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Once upon a time, there was a little library. . . Well, actually, the time was 1903 when a group of public-spirited citizens organized a little library and housed it in a room in Craw’s Hall at 101 Rowayton Avenue. This little library opened with just $154, a three month loan of 100 books from the state - to be faithfully exchanged monthly after that - and 25 books from the Bodley Book Club.

The Venerable Mill Library of Willimantic (Now Windham), Connecticut

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Growing up in Ridgefield, Connecticut, I had a favorite librarian. Phyllis had noticed I devoured books about horses and suggested a new title. “You’ll love how imaginative it is,” she promised. The horse and rider characters spoke animatedly to each other once they entered the enchanted forest, kind of like the Christmas miracle of the barn animals talking at midnight. Stupid, stupid! (I had yet to discover Charlotte’s Web.) My focus was the real world. I was going to be a famous artist when I grew up—or a cowgirl. I wanted to draw life as it really was, just like in the original illustrations and stories of Will James’s Smokey the Cow Horse, 1927 Newbery Medal winner. I had discovered a forgotten shelf of his western tales, so beloved by an earlier generation, and was working my way through them. I read them as fast as I could pore over illustrations so vivid and exciting that my senses tingled.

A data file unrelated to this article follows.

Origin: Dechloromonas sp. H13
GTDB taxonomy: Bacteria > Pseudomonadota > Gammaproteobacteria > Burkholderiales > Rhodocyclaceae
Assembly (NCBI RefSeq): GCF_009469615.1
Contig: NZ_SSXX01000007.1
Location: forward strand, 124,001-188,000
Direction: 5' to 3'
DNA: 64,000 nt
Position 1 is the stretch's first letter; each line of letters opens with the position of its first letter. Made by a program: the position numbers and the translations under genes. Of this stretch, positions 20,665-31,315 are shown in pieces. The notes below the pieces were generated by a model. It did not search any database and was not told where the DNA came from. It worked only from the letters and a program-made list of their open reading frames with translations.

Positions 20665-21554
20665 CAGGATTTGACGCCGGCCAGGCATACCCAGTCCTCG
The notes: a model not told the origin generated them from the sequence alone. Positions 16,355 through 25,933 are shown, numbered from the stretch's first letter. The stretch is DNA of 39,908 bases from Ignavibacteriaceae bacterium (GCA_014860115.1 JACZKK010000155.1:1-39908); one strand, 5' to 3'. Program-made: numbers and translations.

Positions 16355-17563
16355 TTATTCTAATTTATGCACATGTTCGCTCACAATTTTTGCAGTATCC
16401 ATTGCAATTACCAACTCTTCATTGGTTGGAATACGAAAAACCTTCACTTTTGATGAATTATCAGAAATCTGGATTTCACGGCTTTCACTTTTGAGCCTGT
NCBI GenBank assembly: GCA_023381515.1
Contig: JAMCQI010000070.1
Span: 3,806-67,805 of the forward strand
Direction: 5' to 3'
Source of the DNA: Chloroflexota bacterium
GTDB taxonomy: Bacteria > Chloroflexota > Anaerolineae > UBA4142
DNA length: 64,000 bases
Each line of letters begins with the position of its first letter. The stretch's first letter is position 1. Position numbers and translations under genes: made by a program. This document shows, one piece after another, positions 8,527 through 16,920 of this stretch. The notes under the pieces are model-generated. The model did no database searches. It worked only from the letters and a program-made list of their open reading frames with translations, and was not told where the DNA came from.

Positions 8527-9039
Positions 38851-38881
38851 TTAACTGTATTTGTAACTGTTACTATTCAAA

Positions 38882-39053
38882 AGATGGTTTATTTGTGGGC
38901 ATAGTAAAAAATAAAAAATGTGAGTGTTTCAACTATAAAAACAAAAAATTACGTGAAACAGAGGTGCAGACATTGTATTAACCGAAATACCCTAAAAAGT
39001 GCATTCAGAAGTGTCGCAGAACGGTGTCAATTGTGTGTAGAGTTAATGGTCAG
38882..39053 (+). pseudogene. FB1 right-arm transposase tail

Reading Assistant Dog Available at Library

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Miss Hattie, a registered reading education assistance dog (R.E.A.D.), will be available for children to read to her during the remainder of the 2007-08 academic year at White Mountain Library.

Vicki Riley, Head of Youth Services, said “we met Miss Hattie this summer and she is so sweet and patient with our patrons.” She says students are invited to register to read to Miss Hattie during the next five months and can read multiple times during that period.

Queens Library at Whitestone

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Queens Library at Whitestone has offered free public library service and enriched the lives of northern Queens residents for just over a century. The ninth and last of the borough’s private libraries for members, the Library of the Social League of Whitestone, turned over its subscription library collection to Queens Library on May 1, 1907. It had fewer than 900 volumes in “a very small and uncomfortable room” before moving to a woodframe building early in 1908. The current location is the library’s fourth since 1970.

Queens Library at Richmond Hill: Experience the Grandeur of the Past and Enjoy the Present

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Richmond Hill was one of the city’s first planned garden communities in the 19th century. In 1869, New York attorney Albon Platt Man purchased the Lefferts and Wellings Farms in West Jamaica, envisioning a garden spot and refuge from city life in Manhattan, which he named Richmond Hill. In the 30 years that followed, Richmond Hill slowly developed into a community, with a post office, a police force, and stores. In 1898, the village of Richmond Hill became part of New York City.